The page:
The Welsh In Oneida County, New York  |  Evans  |  The Welsh Churches | 15

Cover
Contents
About
Introduction
Article
Emigration
To Oneida
Churches
Press
Politics
Appendix
Sources
Notes
Download
Search

<< Prev  Next >>

It may seem at first strange that the pastors who fill the Welsh American pulpits at present have, almost to a man, been called to this country from Wales to the charge of either their present, or a former, pastorate. Do not their churches rear any preachers from their members?, it is asked. When that question is answered, there is laid bare that enemy against which the Welsh churches have been fighting for their lives these many years, which has conquered the most of them, and which is now only waiting for the rest of its prey. It is not that the Welsh churches have failed in their duty of rearing pastors; but that they have failed to keep their sons with them. It is not that their religion has lacked the germ to perpetuate itself;  but that the seed, planted in alien ground and reared in strange conditions, has brought forth a product which has differed from the parent stock in form. Many and many have been the pastors produced by the Welsh churches, but their field of labor has been the English and not the Welsh church. Can we ask why these young Welsh-Americans, after an education in American colleges and American theological seminaries, have not returned to the ever-narrowing field of the Welsh church?  Instead we find them filling the ranks of the English Presbyterians and Congregationalists and Baptists. The number of Welsh preachers in these denominations in New York is out of all proportion to the small number from which they have been drawn. From Oneida and Cattaraugus have come forth a great body of men to preach that same gospel, though in a different tongue, which their fathers brought from the hills of Wales to the hills of the newer country. Can one say that these little churches have failed?  It is their children that make up their body, and their sons that are the leaders, of many of the English churches which have grown up around them. Can they ask more, when their work of the transition has been done, than to be perpetuated in the life of the churches of the newer order?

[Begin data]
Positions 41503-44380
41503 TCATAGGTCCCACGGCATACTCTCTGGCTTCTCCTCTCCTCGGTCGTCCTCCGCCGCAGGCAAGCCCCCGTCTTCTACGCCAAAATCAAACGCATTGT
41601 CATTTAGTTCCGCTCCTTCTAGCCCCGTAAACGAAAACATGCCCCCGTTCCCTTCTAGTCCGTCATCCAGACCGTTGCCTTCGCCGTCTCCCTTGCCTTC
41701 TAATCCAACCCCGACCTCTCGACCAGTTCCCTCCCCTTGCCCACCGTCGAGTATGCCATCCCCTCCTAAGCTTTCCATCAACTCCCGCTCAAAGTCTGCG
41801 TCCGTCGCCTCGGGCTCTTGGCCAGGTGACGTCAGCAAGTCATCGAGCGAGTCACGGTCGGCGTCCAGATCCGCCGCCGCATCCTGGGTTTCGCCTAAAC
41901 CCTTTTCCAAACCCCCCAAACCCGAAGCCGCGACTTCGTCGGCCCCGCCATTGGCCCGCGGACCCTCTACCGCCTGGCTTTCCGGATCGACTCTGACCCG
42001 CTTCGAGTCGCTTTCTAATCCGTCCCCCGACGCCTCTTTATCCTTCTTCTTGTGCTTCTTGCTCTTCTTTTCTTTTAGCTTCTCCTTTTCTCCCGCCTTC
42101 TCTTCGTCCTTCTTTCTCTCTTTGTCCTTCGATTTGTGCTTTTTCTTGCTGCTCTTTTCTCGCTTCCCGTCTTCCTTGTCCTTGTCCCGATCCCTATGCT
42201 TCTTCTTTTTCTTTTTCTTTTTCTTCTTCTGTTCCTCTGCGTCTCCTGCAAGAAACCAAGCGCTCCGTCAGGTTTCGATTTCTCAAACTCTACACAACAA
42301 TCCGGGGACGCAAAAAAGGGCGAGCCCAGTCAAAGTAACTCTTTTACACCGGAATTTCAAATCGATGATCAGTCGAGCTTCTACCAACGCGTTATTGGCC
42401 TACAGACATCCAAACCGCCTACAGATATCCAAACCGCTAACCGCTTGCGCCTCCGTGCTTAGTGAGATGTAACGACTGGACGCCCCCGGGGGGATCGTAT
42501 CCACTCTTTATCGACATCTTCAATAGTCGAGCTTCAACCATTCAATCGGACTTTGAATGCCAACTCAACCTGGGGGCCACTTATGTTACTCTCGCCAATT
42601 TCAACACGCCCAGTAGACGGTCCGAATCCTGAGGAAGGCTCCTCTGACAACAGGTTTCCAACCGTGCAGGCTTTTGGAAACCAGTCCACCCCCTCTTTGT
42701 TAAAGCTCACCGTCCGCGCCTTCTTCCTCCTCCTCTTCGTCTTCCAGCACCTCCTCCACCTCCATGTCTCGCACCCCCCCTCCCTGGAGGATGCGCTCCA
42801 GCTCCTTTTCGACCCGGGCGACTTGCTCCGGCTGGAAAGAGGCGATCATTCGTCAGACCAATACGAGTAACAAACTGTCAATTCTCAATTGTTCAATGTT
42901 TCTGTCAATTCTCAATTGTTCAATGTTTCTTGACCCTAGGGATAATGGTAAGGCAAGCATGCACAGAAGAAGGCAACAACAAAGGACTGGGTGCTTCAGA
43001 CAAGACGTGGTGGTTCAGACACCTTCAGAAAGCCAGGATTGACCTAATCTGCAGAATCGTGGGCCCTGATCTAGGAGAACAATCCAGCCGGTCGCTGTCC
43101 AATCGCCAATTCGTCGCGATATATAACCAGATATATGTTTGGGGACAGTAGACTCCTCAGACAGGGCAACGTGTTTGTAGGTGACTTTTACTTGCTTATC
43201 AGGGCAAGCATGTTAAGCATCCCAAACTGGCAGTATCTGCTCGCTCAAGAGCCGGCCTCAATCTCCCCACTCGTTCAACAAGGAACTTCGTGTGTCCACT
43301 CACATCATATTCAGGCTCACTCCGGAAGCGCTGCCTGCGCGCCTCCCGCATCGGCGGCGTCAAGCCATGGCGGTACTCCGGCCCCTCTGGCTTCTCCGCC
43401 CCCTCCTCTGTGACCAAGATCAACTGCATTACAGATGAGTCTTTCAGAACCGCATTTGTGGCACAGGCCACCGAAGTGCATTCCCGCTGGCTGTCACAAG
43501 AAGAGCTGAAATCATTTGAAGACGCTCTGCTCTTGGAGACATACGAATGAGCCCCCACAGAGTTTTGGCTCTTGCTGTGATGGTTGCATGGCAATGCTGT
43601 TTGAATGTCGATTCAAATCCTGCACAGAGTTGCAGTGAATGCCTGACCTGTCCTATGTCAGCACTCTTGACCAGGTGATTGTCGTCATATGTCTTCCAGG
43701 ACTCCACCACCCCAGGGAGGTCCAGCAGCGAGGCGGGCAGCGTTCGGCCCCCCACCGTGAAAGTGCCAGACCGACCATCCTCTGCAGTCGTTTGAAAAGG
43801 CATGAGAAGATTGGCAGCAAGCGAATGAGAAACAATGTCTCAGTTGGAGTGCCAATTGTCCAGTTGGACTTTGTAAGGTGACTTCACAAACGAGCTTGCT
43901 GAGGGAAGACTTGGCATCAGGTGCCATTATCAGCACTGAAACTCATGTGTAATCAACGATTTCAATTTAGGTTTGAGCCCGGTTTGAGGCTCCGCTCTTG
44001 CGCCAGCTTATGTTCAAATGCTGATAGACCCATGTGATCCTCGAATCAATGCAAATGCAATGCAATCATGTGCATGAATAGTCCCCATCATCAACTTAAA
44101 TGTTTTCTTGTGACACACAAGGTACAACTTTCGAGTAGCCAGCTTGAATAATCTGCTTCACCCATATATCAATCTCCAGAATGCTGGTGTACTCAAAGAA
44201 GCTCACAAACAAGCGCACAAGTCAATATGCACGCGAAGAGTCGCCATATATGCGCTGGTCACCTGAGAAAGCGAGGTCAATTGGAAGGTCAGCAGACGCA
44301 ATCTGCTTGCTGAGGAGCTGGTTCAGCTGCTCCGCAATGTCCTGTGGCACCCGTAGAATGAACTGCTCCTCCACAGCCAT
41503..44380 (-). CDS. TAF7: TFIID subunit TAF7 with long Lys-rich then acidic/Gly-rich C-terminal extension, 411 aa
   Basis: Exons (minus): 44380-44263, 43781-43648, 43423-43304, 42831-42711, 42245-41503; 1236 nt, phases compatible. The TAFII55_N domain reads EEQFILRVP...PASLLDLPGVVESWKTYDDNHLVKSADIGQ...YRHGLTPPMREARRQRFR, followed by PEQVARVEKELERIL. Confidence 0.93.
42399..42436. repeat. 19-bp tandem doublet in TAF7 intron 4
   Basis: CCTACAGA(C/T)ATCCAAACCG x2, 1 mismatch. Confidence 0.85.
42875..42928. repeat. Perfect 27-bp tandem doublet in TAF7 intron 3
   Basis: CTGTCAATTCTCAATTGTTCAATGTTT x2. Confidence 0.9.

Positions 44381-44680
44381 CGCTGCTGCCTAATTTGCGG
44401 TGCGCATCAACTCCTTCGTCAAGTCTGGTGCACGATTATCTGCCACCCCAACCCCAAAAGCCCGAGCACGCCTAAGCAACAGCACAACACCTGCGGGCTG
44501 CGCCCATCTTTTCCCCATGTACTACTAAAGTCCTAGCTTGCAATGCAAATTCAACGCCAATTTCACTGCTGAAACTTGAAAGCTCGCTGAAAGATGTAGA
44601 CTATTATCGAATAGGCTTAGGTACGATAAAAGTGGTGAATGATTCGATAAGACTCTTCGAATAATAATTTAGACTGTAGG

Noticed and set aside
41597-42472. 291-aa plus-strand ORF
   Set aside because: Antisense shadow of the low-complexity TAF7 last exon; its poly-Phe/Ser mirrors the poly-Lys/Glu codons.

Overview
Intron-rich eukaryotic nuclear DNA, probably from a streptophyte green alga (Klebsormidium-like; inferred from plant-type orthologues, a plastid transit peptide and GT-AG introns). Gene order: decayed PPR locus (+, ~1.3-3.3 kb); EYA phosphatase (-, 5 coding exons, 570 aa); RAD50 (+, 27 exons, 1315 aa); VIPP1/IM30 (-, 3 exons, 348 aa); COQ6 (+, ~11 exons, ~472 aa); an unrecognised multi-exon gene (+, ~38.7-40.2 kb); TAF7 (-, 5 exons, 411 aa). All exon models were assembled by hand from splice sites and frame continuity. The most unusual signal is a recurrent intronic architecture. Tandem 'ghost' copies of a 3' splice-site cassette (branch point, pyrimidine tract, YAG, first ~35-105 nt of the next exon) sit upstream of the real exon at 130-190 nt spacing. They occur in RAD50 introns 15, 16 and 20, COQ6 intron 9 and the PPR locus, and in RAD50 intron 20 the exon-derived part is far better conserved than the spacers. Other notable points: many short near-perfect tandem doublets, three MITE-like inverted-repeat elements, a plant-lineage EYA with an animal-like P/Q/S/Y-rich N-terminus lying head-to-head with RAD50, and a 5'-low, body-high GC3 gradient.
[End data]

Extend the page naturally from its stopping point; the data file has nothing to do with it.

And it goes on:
<< Prev  Next >>